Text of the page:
There will be some paperwork and solicitor involvement however it is done. I'm afraid.
    RICHARD WEBSTERwww.rwco.co.uk
    As a conveyancing solicitor I want to be helpful (England/Wales only) but can't accept liability for this.


    • #3
      Re: Creating a new leasehold on freehold property

      I would suggest selling the freehold of the garden, rather than just agreeing that the owner of the flat can assign part of their lease. I am sure that the buyer would expect that, otherwise he would only get a leasehold title with 82 years left.

      It would also be necessary for the owner of the other flat to surrender the lease as it relates to the garden, so that the buyer gets a clear title free from the lease of the flat.

      If you have a mortgage then it will be necessary for your lender to agree, but that should not be a problem since the garden is already subject to the lease, so selling it wouldn’t affect their security. If the owners of the flat have a mortgage then the various transactions will probably all have to be arranged at the same time as the completion of their sale, when the mortgage will be paid off.

      If you do this then you can certainly ask the neighbour to pay something to you as well as to the owners of the flat – it is difficult to say whether it is worth getting a valuation, perhaps it would be better to see how much the neighbour is prepared to pay. After all, you would be getting something which you wouldn’t otherwise have expected, so even a small sum would be better than nothing.

      As to legal costs, you should get quotes from Solicitors who do Conveyancing. You will need to make it clear that this is not just a bog-standard property sale – and get two or three quotes. I assume that the neighbour is willing to pay your legal costs.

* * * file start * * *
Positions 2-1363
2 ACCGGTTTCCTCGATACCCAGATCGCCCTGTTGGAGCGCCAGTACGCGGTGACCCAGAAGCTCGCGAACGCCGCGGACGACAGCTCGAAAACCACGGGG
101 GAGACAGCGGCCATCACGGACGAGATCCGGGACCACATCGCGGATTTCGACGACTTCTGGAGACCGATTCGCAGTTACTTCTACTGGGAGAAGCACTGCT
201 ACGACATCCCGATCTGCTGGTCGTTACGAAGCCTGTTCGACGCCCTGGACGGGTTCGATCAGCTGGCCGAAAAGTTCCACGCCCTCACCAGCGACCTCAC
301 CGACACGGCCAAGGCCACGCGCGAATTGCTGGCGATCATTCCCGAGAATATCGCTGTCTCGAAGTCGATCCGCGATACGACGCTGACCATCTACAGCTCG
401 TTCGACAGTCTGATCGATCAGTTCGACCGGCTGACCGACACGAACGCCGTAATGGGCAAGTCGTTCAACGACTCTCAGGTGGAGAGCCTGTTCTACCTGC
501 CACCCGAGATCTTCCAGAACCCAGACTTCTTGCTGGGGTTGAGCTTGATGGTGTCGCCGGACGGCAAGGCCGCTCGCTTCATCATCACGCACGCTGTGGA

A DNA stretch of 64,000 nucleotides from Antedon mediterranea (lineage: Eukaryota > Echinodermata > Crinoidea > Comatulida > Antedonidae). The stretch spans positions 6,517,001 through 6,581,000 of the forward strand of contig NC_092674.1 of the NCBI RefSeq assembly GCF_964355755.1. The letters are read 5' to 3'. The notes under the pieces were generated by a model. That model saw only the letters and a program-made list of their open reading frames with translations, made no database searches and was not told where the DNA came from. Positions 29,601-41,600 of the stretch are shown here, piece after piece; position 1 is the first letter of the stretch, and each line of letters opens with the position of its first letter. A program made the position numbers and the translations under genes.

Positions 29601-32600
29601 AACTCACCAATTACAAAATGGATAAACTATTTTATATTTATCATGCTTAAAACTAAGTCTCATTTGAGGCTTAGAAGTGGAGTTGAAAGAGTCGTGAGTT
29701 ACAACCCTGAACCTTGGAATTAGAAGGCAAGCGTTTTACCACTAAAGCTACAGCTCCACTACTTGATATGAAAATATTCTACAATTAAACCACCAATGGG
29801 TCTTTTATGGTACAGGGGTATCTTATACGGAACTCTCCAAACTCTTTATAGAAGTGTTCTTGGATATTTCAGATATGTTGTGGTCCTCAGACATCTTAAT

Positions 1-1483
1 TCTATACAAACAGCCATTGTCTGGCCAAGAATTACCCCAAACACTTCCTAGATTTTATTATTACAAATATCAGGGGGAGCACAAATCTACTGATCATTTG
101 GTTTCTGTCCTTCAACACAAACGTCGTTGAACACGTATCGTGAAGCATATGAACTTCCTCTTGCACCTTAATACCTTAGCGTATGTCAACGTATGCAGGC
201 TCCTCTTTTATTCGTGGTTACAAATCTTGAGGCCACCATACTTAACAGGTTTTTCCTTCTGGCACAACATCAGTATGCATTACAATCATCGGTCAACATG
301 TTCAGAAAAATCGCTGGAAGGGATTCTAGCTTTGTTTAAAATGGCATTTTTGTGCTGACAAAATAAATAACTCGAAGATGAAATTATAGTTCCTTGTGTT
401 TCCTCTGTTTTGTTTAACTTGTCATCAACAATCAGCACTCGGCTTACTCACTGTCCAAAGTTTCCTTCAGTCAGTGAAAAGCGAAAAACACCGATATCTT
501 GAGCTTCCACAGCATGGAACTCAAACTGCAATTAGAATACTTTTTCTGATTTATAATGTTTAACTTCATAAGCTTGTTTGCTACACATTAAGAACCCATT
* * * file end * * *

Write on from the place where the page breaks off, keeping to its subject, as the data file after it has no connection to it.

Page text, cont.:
If you sell the freehold then you won’t have to worry about planning, that will be the neighbour’s problem.

      You can ask for covenants to be put in the transfer deed making the buyer responsible for maintain any boundary fence with your garden. It would also be worth asking for a restriction to be put on the land that it is not to be used except for parking; if someone got planning permission for a different use in the future (building a house?) you or future owners of your house could then demand money to release the restriction.

      (This reply is given on the assumption that the property is in England or Wales, and the author accepts no liability.)


      • #4
        Re: Creating a new leasehold on freehold property

        Sensible comments from Fridaysmove. Don't disagree.
        RICHARD WEBSTERwww.rwco.co.uk
        As a conveyancing solicitor I want to be helpful (England/Wales only) but can't accept liability for this.


        • #5
          Re: Creating a new leasehold on freehold property

          Thank you both for your observations, clearly it is more complex than I originally thought and I have some decision making to do!